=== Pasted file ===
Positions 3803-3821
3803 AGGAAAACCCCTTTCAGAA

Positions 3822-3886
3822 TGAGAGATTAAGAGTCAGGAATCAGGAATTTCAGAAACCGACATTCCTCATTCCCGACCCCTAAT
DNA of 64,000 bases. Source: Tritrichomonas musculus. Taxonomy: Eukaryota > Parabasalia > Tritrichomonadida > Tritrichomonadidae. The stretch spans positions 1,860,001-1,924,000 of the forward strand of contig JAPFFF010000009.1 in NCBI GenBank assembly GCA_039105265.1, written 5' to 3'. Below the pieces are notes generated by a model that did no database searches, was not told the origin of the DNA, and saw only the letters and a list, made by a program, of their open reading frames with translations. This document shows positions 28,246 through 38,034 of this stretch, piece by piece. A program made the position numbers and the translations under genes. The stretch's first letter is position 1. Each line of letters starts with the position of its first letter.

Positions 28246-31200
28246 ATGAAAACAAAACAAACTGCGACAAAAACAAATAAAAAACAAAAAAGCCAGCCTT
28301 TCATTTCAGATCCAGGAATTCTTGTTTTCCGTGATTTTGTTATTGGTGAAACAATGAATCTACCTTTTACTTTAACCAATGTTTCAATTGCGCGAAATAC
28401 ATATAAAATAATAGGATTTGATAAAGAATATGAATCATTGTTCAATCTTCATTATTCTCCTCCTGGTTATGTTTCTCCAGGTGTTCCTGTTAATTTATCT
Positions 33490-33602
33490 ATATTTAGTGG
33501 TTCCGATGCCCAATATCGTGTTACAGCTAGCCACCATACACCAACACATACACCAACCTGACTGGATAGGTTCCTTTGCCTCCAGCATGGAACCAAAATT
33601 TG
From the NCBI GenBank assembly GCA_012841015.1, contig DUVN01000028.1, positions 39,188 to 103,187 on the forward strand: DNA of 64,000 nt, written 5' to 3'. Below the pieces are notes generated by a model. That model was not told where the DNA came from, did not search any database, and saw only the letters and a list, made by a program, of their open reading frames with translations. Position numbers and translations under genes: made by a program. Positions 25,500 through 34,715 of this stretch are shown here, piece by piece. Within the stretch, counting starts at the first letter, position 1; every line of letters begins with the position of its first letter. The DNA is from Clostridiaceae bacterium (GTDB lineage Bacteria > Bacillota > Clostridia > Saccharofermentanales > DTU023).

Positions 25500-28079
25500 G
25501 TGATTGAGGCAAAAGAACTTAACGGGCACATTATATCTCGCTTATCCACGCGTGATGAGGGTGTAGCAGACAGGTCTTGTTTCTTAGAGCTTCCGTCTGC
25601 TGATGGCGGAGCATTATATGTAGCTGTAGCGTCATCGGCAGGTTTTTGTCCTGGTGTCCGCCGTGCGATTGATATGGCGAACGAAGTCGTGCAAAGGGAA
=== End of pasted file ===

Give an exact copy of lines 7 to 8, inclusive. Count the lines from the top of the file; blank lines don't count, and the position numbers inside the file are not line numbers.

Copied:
28246 ATGAAAACAAAACAAACTGCGACAAAAACAAATAAAAAACAAAAAAGCCAGCCTT
28301 TCATTTCAGATCCAGGAATTCTTGTTTTCCGTGATTTTGTTATTGGTGAAACAATGAATCTACCTTTTACTTTAACCAATGTTTCAATTGCGCGAAATAC